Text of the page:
During the early 1990’s when I was trying to find a literary agent for my second book, The Other Pilot, I bought a copy of Literary Marketplace. Using the new internet, I found many of the agents had web sites. Several stated that they didn’t consider schadenfreude. I had never heard that word before, so I looked it up. It means “just deserts,” or enjoying the pain of others. I didn’t understand why agents would bother distancing themselves from it. Now, in the full measure of time, it’s clearer. Schadenfreude is at the core of the commercial literary marketplace. Virtually all genre fiction depends on schadenfreude as a plot tool to generate emotion. Let’s have a look.

Thrillers depend more on villains than they do heroes. It’s easy to craft a good guy, much harder to create a creditable villain. The easy way is to paint a vague picture of the villain and then spend effort on the cruel evil deeds he/she does and the suffering they cause. Then, at the end, you roast your villain in a fire or flay them with rusty knives; payback is a bitch. That’s schadenfreude.

Romance novels need villains too, though their evil deeds are interpersonal rather than violent or lethal. Still, the twist at the end involves someone getting what they deserve while the heroine rides off with the handsome prince; schadenfreude.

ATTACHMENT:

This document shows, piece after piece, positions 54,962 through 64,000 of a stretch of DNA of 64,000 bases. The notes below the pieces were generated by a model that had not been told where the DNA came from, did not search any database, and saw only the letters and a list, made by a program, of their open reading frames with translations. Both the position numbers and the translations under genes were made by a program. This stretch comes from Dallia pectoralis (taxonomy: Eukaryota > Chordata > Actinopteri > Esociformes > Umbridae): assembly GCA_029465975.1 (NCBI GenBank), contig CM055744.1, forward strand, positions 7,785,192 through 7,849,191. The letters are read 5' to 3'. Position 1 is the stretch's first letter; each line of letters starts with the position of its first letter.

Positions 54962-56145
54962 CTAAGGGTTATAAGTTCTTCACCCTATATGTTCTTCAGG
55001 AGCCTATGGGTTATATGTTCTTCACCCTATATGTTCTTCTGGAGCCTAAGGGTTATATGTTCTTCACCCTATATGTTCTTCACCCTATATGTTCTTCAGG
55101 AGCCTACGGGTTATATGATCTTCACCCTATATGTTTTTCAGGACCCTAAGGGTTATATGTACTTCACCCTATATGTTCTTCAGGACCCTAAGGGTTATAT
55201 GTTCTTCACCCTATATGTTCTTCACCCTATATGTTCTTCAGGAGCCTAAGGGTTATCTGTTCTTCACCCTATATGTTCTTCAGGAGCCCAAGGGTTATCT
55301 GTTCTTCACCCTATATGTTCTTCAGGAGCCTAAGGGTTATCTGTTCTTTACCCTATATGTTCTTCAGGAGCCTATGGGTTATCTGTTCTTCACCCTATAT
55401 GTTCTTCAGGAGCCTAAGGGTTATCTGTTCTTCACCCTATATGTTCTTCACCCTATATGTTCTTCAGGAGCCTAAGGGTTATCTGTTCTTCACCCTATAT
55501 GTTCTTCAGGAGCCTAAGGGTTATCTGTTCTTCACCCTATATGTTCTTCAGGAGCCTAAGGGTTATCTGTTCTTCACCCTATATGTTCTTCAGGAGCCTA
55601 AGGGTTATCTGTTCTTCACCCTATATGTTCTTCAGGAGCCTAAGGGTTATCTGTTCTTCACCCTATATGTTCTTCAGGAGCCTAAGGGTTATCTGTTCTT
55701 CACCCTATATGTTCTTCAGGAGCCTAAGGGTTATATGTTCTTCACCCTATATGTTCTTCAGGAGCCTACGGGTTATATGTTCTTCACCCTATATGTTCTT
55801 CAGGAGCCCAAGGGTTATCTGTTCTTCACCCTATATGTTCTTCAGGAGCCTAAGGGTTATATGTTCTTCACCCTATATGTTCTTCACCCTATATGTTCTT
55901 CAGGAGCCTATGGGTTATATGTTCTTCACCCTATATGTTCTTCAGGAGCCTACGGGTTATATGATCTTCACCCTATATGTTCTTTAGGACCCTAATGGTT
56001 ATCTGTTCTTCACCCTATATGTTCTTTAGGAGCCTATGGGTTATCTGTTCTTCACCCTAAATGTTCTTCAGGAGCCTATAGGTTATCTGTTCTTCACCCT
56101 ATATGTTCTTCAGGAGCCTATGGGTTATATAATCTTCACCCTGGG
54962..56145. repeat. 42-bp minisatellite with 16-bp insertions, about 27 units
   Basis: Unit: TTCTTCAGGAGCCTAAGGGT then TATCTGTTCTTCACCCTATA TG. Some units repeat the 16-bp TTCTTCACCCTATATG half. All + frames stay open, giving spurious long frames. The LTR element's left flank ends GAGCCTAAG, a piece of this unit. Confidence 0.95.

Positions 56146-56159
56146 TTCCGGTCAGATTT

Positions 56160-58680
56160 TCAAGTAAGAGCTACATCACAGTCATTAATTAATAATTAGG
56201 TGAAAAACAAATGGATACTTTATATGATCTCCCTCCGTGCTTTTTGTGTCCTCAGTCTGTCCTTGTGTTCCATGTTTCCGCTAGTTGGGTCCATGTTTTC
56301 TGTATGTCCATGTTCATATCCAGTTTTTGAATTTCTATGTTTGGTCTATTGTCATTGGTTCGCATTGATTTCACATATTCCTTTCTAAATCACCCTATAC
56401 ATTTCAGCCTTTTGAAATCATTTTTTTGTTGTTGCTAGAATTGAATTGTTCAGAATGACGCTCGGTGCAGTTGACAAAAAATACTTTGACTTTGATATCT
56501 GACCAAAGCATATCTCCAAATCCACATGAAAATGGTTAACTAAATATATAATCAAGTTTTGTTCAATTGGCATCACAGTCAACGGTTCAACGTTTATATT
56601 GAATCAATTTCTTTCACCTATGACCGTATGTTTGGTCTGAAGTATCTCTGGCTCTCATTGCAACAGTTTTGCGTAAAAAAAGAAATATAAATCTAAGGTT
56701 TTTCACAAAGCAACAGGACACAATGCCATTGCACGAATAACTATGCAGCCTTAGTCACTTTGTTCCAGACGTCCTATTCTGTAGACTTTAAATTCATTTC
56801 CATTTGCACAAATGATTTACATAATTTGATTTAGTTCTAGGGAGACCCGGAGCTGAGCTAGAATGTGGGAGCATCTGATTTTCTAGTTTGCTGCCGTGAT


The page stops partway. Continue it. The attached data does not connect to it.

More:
Detective novels, police procedurals, war; all schadenfreude.

Literary fiction does not, usually, involve this plot device. Thus, those agents excluding schadenfreude from submission were excluding genre fiction. They were limiting their agency to non-fiction, which is a much steadier source of income for agents than fiction, and literary fiction, which is notoriously risky for agent and publisher. But, literary fiction is where the fun is, and agents are usually English majors and fancy that they will discover, nurture and bring to market the next Hemingway. They don’t want to be bothered by cheap tricks.

Unwittingly, in my novel Bookman, I used schadenfreude in an unusual way. I made Phil, the protagonist, into a complete jerk, and piled misdeeds and mistakes on him like a Judas goat. He did everything wrong, then when he got his face busted by a sadistic Memphis policeman, the reader felt a certain satisfaction, and Phil could repent and become a sympathetic character. Writing the misdeeds was fun. Bookman is literary fiction. Gone with the Wind is considered literary fiction, or Southern fiction. Recall that Rhett finally leaves Scarlett, and all the female readers sigh, “she had it coming.” Literary agents would love to have a piece of that schadenfreude.